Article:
Philadelphia Flyers: 6 Questions Still Facing the Team


The offseason for any sport is often a time filled with a mixture of emotions – exciting for the teams that performed well the previous season, and a mixture of hope and fear for a team that finished at the bottom of the standings the year before. Excitement because of the possibility of making that one acquisition or hockey move that can bring the team a Stanley Cup. Hope because most fans have that little bit of optimism left after their team finished outside the playoffs for another season. And fear, because no one ever knows the next time they will see their team challenge for the coveted silver mug.

With the draft completed and the majority of big name free agents already off the table, it is time for the Philadelphia Flyers executives to get together and address any questions remaining before the 2010-11 season gets underway. That’s not to say that trades and signings won’t still occur – maybe even a waiver claim or a buyout. But if the team hopes to repeat their Eastern Conference Championship, or even win a Stanley Cup, they must ensure there are few questions surrounding the organization.

1. Nikolai Zherdev

Last summer, the Flyers’ big-risk move was signing goaltender Ray Emery out of the KHL. Emery seemed like a good risk, because he almost won a Stanley Cup when he played with the Ottawa Senators. Unfortunately, though, Emery succumbed to two different injuries during the season and never quite got his second career off the ground. By the time Brian Boucher and Michael Leighton carried the Flyers to the Stanley Cup Final, Emery was a distant memory.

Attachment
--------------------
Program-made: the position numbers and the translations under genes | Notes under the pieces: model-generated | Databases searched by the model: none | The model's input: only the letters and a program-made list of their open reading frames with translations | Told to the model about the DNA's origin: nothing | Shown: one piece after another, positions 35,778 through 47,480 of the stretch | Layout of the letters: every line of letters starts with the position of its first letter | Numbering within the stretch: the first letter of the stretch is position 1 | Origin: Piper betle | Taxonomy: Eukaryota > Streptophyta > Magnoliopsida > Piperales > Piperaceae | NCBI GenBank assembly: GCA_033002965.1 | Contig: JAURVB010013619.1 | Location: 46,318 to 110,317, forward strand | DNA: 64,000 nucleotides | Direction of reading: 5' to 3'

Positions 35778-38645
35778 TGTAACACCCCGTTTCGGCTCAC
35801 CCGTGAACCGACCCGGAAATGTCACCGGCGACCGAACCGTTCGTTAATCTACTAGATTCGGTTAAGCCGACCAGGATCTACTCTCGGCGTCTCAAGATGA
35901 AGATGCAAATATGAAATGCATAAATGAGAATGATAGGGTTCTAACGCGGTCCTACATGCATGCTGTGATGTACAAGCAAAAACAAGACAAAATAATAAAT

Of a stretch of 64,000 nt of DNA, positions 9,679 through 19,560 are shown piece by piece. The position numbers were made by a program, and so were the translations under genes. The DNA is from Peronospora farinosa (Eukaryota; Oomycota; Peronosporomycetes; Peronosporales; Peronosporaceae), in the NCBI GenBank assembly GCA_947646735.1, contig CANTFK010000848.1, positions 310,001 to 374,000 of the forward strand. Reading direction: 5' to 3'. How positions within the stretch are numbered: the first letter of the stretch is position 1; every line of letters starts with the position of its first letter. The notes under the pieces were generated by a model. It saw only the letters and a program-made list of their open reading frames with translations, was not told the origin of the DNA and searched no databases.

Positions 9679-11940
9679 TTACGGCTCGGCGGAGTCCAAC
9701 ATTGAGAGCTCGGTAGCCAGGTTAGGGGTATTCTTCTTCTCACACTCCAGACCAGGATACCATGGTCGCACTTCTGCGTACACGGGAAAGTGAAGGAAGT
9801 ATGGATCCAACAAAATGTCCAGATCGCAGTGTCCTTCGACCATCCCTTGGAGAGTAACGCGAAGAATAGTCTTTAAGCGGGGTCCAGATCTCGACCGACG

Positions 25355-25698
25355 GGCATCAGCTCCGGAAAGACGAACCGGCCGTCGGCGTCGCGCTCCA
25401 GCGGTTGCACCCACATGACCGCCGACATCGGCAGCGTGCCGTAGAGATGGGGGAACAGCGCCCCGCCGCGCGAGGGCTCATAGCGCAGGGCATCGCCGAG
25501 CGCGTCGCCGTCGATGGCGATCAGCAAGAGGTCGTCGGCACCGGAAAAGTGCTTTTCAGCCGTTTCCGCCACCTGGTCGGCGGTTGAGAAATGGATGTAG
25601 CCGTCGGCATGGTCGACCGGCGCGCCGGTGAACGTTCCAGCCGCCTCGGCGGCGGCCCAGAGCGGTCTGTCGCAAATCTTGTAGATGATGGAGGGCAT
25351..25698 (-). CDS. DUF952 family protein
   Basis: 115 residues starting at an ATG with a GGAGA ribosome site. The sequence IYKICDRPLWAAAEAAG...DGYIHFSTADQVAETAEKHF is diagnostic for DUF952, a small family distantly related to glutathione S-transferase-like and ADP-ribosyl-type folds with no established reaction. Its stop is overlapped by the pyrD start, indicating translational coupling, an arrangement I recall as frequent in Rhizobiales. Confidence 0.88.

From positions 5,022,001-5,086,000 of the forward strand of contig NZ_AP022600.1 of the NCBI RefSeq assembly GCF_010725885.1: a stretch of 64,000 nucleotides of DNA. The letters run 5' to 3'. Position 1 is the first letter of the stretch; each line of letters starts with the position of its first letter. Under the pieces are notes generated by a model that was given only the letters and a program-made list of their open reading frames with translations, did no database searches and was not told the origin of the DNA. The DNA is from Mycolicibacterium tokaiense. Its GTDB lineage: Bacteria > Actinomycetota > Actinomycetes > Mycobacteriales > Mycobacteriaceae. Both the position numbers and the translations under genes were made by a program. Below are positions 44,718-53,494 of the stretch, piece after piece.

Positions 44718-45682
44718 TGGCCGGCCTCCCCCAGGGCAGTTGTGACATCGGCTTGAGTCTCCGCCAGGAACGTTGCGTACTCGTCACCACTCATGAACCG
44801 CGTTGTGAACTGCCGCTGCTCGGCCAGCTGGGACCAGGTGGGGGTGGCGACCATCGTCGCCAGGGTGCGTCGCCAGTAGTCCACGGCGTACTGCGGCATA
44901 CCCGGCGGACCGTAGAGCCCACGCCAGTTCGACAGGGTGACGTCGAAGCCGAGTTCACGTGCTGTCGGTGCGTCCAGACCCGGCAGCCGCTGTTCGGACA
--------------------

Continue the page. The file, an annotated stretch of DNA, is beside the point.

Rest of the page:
This year, the Flyers chose to take Nikolai Zherdev out of the KHL – after all, what can go wrong signing a former 60-point scorer in the NHL? “Nik is a highly-skilled player who, at 25 years old, we feel will be a good fit to our core of forwards,” Flyers GM Paul Holmgren said. “Prior to playing last season in Russia, Nik ranked as one of the top young point-producers in the NHL. We are pleased to add him to our team.”

Zherdev had numerous off-ice and chemistry problems during his time with the Columbus Blue Jackets and New York Rangers. He has been described as a young Alex Kovalev who just hasn’t figured out how to remain consistent. If he can find that consistency in Philadelphia, there will be no need to turn back to Russia.